There are a couple things you can do to help counter this situation. First, pop on that flash. Most flashes, especially higher-end ones, will allow you to set the amount of light which it outputs. Flashes normally emit an amount of flash which equals the existing light. This works great if you are photographing someone and want to open up the shadow areas in their eyes. but, to keep the detail in the "black hole" of a wet Newfoundland dog, we need MORE light than the surroundings. So set your flash to one or even two stops OVER exposure. (Check your camera or flash unit's guidebook to see how to do this.)

If you are photographing a water trial, adding a flash may be a distraction to the dog, OR just added weight and bother, so then, you have to make some decisions. Try overexposing your photographs by one stop. This doubles the amount of light entering the camera, which is going to give you the effect of the second photo I've posted here. You have lost some richness in the back and foreground, but your subject is starting to pick up more detail. That's what you want - detail in the dog! You could overexpose by a stop and a half but then you really risk the loss of a lot of background!

Some photo editing programs have a feature called "fill flash." For the third image, I added a bit of this digital fill to the image, which brought Walter out a bit more without sacrificing more of the background. We lost a little more, but not as much as if we'd decreased the exposure another half stop.

Now, in the old days, we'd get this image in the darkroom and begin to "burn" or give additional exposure time to the trees and beach to darken that area - but now, we do that on the computer. Notice how the bottom of this image is blown out? I added a wee bit of shading to bring detail back into that area in the final example.

Then, I popped on a slight darkening that covers all the edges, bringing down the top, sides and bottom and pulling your eye back to the subject, Walter.

Robin has done a great job capturing Walter at work, but, she fell victim to the black dog (black hole!) exposure syndrome.

Do you have a photo you would like me to critique? Please drop me a comment and I'll be glad to take a look. And, thank you to those of you who have sent in other images for me to review. I'm getting to them!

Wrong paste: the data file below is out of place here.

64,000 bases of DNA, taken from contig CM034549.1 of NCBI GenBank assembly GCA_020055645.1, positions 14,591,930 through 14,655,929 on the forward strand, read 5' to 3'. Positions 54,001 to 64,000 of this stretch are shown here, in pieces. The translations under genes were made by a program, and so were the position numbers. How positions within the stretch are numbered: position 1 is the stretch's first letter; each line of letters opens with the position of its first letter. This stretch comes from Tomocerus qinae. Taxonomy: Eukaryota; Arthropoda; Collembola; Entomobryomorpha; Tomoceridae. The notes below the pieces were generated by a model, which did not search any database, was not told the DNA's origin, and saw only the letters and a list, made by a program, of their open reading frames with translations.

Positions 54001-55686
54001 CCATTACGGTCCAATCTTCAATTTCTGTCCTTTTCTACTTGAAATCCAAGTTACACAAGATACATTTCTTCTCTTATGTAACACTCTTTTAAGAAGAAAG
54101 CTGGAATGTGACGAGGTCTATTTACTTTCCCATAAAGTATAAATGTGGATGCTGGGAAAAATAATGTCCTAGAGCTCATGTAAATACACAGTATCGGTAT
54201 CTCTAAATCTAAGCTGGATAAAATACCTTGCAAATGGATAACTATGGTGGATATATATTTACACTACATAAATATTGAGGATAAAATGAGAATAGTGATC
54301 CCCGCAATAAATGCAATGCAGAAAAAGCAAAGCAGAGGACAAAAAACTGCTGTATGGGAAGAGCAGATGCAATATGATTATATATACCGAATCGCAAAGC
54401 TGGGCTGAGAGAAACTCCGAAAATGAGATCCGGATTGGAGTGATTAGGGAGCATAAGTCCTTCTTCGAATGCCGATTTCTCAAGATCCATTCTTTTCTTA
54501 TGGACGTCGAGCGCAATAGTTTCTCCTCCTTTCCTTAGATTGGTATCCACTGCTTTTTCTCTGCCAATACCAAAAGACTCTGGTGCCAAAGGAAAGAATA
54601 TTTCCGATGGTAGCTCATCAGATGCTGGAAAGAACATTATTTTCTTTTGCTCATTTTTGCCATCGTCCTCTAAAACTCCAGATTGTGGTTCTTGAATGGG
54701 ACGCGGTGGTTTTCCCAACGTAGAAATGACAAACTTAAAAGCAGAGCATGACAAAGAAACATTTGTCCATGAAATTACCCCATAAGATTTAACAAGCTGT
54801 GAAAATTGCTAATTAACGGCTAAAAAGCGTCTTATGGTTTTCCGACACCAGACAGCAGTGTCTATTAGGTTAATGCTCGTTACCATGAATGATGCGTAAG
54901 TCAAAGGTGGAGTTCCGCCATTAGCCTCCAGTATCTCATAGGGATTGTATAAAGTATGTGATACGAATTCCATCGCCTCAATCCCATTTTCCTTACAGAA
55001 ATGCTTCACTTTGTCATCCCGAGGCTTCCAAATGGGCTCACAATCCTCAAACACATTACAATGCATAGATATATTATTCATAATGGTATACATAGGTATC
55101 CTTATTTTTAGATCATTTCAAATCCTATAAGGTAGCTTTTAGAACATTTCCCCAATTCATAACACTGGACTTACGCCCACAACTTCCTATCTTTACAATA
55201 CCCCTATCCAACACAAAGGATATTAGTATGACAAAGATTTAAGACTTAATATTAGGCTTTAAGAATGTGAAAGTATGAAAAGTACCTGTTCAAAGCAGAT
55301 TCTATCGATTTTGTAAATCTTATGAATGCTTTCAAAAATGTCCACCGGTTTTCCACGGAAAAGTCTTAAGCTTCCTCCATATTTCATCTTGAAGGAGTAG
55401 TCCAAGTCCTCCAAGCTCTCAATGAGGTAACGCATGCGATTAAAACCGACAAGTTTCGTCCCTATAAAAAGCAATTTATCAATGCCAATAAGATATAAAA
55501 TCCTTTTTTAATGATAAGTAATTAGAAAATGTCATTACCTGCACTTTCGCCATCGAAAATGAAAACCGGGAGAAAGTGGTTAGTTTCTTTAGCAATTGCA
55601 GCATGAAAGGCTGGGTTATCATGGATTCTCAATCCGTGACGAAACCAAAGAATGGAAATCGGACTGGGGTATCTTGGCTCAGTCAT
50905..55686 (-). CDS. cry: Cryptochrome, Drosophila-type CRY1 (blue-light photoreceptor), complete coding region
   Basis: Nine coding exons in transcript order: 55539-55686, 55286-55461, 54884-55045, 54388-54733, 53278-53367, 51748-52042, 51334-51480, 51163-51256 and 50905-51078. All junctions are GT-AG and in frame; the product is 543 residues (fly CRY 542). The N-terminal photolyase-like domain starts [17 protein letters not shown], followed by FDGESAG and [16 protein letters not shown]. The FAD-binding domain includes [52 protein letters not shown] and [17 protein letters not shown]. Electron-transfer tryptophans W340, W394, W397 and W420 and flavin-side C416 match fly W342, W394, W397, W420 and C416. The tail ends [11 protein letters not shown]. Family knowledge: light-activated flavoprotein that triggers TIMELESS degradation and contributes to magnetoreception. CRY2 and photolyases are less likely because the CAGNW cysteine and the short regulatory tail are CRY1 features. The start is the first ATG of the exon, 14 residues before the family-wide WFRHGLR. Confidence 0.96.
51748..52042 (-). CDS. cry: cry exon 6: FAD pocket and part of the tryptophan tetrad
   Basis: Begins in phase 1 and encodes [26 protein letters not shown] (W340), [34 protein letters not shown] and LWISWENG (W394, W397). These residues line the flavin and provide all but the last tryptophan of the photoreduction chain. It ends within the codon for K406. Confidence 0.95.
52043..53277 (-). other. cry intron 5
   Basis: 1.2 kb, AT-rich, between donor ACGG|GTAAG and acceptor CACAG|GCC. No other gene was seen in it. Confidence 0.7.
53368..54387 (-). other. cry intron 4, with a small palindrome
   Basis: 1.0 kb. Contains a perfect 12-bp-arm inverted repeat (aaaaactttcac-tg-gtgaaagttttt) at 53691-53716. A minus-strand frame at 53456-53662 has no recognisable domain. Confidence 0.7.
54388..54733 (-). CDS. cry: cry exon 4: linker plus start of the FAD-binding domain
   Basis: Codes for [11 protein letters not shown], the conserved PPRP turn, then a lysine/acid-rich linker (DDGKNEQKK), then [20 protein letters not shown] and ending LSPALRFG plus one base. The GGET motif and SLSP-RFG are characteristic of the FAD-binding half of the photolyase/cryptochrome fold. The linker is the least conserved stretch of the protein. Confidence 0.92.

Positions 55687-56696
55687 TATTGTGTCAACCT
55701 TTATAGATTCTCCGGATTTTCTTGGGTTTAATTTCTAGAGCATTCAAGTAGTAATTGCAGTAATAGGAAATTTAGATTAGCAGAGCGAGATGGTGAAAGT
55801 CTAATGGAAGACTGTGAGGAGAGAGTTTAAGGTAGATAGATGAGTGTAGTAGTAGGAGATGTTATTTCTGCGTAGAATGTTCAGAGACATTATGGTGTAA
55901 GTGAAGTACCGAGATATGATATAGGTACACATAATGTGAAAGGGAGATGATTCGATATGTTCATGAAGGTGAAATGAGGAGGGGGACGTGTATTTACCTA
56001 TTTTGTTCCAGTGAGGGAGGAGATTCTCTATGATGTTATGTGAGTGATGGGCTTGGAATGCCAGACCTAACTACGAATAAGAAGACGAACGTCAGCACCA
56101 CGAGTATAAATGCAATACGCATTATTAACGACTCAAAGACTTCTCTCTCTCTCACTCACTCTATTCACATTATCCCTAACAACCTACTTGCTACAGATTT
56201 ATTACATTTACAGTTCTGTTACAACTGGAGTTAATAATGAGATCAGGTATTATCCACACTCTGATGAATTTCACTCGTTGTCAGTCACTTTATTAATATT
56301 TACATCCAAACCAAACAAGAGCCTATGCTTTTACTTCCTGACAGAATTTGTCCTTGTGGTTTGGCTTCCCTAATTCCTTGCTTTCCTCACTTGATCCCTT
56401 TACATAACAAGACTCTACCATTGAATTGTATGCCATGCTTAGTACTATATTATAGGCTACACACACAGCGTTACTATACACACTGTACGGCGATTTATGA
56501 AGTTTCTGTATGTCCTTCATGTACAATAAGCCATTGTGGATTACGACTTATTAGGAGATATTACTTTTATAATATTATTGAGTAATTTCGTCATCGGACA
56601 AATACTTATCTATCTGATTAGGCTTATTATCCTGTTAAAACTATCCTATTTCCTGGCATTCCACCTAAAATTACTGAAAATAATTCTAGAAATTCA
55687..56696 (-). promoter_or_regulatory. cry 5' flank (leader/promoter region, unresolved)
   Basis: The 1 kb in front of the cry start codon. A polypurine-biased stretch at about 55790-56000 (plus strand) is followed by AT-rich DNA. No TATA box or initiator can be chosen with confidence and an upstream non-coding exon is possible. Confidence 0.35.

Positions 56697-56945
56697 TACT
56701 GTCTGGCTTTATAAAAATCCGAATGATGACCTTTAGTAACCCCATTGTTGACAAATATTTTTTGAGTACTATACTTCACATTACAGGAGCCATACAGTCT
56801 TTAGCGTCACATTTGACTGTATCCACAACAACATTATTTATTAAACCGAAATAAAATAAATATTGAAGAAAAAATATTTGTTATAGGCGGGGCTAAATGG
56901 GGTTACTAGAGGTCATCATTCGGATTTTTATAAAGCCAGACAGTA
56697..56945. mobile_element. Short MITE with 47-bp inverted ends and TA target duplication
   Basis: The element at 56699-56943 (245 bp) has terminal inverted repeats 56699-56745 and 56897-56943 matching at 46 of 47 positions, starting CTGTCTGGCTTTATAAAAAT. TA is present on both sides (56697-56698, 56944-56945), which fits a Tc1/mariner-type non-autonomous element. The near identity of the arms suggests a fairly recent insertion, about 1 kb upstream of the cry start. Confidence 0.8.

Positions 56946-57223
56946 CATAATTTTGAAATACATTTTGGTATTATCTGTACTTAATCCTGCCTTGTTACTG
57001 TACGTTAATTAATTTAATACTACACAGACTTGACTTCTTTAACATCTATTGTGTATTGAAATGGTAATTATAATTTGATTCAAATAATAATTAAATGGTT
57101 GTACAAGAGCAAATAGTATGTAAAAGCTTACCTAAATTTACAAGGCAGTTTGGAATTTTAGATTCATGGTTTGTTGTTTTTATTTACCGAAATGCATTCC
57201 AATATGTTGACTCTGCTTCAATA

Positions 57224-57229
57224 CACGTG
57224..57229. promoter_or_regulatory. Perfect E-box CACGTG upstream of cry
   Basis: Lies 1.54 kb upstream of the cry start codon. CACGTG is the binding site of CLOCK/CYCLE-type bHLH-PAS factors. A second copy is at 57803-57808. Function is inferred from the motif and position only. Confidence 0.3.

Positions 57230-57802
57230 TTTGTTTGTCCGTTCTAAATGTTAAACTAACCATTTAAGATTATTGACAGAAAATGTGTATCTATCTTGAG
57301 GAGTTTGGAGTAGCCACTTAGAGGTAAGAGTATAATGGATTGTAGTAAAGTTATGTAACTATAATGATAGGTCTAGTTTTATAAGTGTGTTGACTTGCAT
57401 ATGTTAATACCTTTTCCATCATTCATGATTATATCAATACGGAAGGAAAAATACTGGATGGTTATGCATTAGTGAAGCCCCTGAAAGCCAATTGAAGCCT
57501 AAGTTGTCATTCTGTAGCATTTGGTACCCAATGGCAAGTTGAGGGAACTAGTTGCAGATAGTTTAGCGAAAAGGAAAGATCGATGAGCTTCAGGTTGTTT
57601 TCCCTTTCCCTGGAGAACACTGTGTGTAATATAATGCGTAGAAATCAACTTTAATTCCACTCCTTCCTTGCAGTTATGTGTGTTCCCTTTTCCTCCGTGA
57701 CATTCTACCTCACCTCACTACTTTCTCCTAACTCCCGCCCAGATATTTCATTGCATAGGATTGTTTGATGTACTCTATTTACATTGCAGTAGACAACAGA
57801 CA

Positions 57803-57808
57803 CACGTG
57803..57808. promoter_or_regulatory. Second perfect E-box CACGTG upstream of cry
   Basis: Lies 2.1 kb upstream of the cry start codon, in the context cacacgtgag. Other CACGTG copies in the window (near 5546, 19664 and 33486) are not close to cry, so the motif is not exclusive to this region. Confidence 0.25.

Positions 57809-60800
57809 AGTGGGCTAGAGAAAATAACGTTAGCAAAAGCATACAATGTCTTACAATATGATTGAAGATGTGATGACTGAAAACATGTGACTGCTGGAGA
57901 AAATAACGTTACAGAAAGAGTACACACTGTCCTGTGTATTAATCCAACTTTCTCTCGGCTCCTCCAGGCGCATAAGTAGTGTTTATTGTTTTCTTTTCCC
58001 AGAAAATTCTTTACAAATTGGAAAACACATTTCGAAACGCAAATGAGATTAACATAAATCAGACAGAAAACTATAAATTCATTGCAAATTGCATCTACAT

Sunday, September 11, 2011

Beach Party!

For a true Newf owner, there is nothing better than taking the dog (or dogs) to the beach and enjoying the sheer joy of watching them do what they were born to do - work and play in the water!

Photos of these moments are priceless, and kudos to those of you who go out armed with dogs AND a camera. I have to admit, I tend to focus on the moment and rarely combine play time at the beach with my camera, but that is my loss. For me, it is easier to photograph when I have someone along I can delegate the dogs to, freeing me to focus on shooting, so I rarely mix the two activities.

Carol Stohlgren sent this priceless image of her two dogs, Bo and Storm, playing at a beach near San Simeon CA. She says it is her favorite photo, in part because it captures the two dog's relationship, both with the water and with each other. She uses it for her Facebook page and her computer wallpaper - as well she should! She's captured the two dogs in a wonderful moment of happiness, they are close-up so you can even see the whites of the black newfy's eye, there is wonderful detail in the fur - it is just great!

Are there problems with this image? After studying the image for a while, I realized that there is a black collar or something hanging off the Landseer that I'd like to pick off - but it isn't immediately apparent. And, I suppose a purist would point out lack of detail in the waves - but we aren't shooting for Ansel Adams perfection and when you are photographing a black Newfoundland and the crashing of waves - there is just so much the camera can record. The point is that she got great detail where she wanted it - in her subjects!

Could I improve this image? Oh, I tried. I brought a wee bit more detail into the Landseer's white fur, and I played with actually extending the background a bit so the dogs are in one third of the frame. And I darkened the edges a hair, but honestly - she nailed this in camera - where it needs to be done!

I will give you something to think about, though, if you are taking your dogs out to shoot at the beach, like this. Look for alternate angles. Might there be a more interesting background that doesn't distract from the dogs? (Maybe, maybe not!)